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Click-and-collect is the new battleground for retailers - but is it bad for business?

In an attempt to make shopping more convenient for customers, increasing numbers of UK retailers now offer a click-and-collect service as well as traditional location shopping.

Although it is a relatively new battleground for retailers, click-and-collect has proved extremely popular with customers over the past five years and if planned and managed successfully, it can offer rich rewards to daring businesses.

However, the costs of providing click-and-collect are typically higher than location shopping and several retail giants fear that supplying this demand will ultimately lead to ‘cannibalisation’ of more profitable sales.

Booming Demand

John Lewis is amongst several retailers that have seen demand explode for its click-and-collect services recently and has reported a 32% increase so far this year.

Since 2008, the retail giant has grown from 350,000 click-and-collect orders per year to over 6 million, and now processes tens of thousands of orders every night.

Although seemingly effortless for the customer, providing click-and-collect is anything but for retailers, who require a small army of pickers and delivery staff and often additional warehousing space.

The cost of meeting this growing demand has been huge for retailers and John Lewis recently announced that it would have to start charging a £2 fee for click-and-collect orders under £30, as it had become unsustainable to provide the service free of charge.

John Lewis is by no means the only retailer that is having to move fast to cope with this booming demand and industry body, IMRG, has reported a 20% per year growth rate in click-and-collect across all retailers.

While John Lewis has been able to embrace this surge in demand, retail analysts report that it has caused significant problems for a number of retailers – particularly large UK supermarkets.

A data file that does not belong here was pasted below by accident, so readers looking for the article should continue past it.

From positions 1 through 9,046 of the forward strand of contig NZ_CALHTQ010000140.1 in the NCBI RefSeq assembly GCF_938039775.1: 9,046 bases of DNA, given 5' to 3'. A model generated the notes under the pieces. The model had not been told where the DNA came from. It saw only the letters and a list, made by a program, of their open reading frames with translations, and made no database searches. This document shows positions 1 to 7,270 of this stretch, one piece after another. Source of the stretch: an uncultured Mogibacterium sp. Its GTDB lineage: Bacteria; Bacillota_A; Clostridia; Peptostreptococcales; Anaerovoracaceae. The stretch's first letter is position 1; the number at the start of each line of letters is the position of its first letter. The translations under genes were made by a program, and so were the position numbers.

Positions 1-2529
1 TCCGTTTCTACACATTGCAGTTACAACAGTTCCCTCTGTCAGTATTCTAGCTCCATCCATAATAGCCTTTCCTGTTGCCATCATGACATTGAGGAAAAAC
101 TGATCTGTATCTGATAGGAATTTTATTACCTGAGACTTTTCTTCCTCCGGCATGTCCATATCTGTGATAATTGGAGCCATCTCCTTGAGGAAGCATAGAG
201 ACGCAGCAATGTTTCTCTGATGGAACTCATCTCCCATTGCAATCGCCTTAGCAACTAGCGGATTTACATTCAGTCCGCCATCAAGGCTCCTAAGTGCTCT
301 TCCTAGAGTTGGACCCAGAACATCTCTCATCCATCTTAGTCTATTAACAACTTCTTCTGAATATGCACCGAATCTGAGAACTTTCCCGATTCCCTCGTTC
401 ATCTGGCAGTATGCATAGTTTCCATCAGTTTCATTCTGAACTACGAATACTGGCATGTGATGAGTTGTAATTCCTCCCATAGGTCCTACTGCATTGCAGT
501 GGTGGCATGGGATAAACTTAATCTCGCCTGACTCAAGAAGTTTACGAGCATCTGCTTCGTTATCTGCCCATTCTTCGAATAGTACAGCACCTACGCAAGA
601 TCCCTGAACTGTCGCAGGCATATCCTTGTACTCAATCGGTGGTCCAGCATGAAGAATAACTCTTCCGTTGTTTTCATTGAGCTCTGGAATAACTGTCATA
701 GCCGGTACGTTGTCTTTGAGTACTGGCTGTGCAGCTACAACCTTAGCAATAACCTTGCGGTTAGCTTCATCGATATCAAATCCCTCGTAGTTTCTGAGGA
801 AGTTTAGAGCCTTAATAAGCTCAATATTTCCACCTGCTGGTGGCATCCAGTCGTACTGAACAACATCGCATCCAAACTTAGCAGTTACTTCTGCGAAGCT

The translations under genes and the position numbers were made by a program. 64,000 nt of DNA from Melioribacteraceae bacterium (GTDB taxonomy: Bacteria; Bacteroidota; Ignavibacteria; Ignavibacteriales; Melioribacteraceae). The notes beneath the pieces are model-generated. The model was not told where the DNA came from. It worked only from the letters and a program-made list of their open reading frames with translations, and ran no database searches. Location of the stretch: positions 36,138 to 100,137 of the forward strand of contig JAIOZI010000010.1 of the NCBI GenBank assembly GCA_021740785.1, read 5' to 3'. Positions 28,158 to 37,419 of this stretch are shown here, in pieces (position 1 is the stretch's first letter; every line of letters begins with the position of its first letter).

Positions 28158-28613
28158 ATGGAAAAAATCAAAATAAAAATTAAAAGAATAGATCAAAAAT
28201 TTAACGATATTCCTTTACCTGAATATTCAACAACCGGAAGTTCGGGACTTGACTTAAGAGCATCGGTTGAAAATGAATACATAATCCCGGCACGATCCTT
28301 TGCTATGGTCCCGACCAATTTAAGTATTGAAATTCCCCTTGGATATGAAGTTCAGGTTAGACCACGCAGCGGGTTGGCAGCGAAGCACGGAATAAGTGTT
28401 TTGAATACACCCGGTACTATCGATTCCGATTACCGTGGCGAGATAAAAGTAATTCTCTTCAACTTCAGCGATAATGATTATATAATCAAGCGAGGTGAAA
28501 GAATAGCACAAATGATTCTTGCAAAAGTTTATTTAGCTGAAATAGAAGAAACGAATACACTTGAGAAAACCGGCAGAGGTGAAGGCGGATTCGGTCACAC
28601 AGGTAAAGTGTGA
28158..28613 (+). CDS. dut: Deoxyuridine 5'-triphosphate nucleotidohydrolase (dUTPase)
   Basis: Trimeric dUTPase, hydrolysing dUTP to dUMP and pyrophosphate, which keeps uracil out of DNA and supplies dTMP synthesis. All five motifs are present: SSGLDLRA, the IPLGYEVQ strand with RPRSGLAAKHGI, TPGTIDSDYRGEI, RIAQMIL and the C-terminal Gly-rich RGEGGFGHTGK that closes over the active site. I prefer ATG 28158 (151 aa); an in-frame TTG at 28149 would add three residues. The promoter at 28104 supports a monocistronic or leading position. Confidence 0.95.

Marc de Speville, founder of Strategic Food Retail said that the phenomenon is adding to supermarkets’ woes, rather than easing them.

Online Cannibalisation

Mr de Speville said that [providing a free click-and-collect service] is “clearly a burden on supermarkets’ already slim margins, as it does not bring in nearly enough incremental sales to cover the extra costs involved.”

“Even Tesco, which charges £4 for click-and-collect orders below £25, still has to heavily subsidise orders above this amount” he adds.

“Whether orders are picked up in store or delivered to the home, online adds considerable cost and complexity, but very little in the way of additional sales.”

Supermarkets have already fallen under pressure from discount retailers to reduce their margins and regain lost market share. However, as the online market grows these margins are likely to be eroded further.

What’s worse for supermarkets is that online orders are subject to diseconomies of scale; de Speville reports “Once online sales account for around 10% of a store's sales, picking of products has to be moved out to dedicated warehouses or ‘dark’ stores.”…….“This can duplicate running costs and means customers are less likely to visit physical stores, making them more of a drag on profits.”

He envisages that this “online cannibalisation conundrum” will be a greater threat to supermarkets long-term profitability than discount retailers such as Lidl and Aldi.

Winners and Losers

Some retailers have made click-and-collect work for their business, but so far the supermarkets have certainly been on the losing end.

Phil Dorrell of Retail Remedy consultants says “Any complexity just costs more. If [click-and-collect] is not offset by an increase in market share, it’s not really worth it.”

He points out that Asda’s “ambitious targets” have seen the retailer pile resources into click-and-collect, but that it “hasn’t done them any favours”, as the supermarket chain has continued to lose market share.

Even Morrisons, which is apparently “not fussed about click-and-collect” and “has at best, been testing the water,” has also lost market share.

On the other hand, retailers such as Next and Amazon have been particularly daring in their customer-focussed strategies and have benefitted from first-mover advantage.

“Next don't really put a foot wrong,” Dorrell says. “If you order from Next by 10 o'clock in the morning, your order is ready the next day”.

Amazon have also been “doing fantastically well,” he adds, and the company has recently trialled a one-hour delivery service in London.

Mr Dorrell believes that strong leadership has been the common characteristic of success for the two firms.

“It’s about being able to see where the market's going, and being able to make strategic adjustments.”

Are you a retailer? If so we’d love to hear your opinion. Do you provide click-and-collect? Would you consider introducing it?

Please leave your feedback in the comments section below.

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